(1) This is a revision petition submitted by the petitioner from Jail. It is directed against the order of the first Addl. District Judge, Dharwar, in Cr. A. No. 124/1958. The petitioner is not represented in this Court. Hence I requested Sri Muralidhara Rao, Advocate, to assist me on behalf of the petitioner. He was good enough to examine the facts of the case carefully and present the same. In an able argument he has placed before me the relevant facts as well as the law bearing on the points arising in the case.
(2) The petitioner was convicted under S. 182 of the Indian Penal Code, on the ground that the information given by him to the Collector, Dharwar, as per Ex. 14 were known to him to be false or at any rate he believed them to be false and the same was given intending thereby to cause or knowing it to be likely that he will thereby cause the Collector to use his lawful powers to the injury or annoyance of Gangiah Chikmath who was at one time the chairman of the Sarvodaya Tenants Farming Co-operative Society, Aravattige. Ex. 14 is a petition sent by the petitioner on 15-5-1955. In that petition he made certain allegations against the aforesaid Gangiah Chikmath.
He alleged therein that the said Gangiah Chikmath had caused considerable loss to the Co-operative Society in question. He also stated therein that Gangiah Chikmath was not a desirable person and that he had been harassing the villagers and particularly the members of the Co-operative Society in more ways then one. He requested the Collector to enquire into the allegations made in Ex. 14 and to take appropriate action. This petition was sent by the Collector to the District Superintendent of Police of Dharwar on 21-5-1955. The District Superintendent of Police, in his turn, sent it to the Station House Office of Mugat on 28-5-1955.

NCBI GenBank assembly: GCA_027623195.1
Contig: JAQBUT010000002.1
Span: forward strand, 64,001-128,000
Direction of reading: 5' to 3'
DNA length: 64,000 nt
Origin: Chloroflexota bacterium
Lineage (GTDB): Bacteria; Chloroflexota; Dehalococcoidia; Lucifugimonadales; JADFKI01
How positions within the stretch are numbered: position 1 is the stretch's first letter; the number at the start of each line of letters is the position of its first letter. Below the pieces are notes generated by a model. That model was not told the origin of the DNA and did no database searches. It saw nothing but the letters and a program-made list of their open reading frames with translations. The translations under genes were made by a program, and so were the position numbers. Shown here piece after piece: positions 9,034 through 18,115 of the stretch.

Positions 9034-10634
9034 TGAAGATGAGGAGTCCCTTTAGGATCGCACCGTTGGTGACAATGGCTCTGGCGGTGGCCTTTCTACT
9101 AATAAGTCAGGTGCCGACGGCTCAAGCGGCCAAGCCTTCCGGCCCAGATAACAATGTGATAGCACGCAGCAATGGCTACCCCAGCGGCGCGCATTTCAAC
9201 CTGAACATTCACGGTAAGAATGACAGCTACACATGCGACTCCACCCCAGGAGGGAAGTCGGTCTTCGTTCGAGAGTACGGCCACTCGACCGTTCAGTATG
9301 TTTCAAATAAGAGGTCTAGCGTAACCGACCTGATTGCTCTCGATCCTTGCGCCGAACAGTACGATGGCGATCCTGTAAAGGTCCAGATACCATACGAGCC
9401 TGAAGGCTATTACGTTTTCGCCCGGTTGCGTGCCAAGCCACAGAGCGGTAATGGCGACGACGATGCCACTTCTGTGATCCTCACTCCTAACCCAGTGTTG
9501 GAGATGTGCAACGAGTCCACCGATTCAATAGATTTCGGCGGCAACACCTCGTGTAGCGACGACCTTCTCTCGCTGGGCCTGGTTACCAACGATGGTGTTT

The Jamadar held an enquiry on this petition on 4-1-1956 and a report was submitted to the Collector thereafter. In that report the Jamadar reported that the allegations found in Ex. 14 were false and they were deliberately made by the petitioner with a view to harm Gangiah Chikmath. On receipt of this report, the Collector launched the prosecution which has given rise to this revision petition.
(3) The Courts below have come to the conclusion that the Society in question did suffer loss during the management of Gangiah Chikmath; but the allegations made in Ex. 14 are not accurate and are exaggerated. It may also be noticed that the records of the Co-operative Society were not produced in the Courts below. The explanation given is that those records had been burnt. It is seen from the records in this case that the Co-operative Society building was burnt on 12-12-1957. So those records must have been available at the time when the Jamadar enquired into the case. The Jamadar did not seize those records.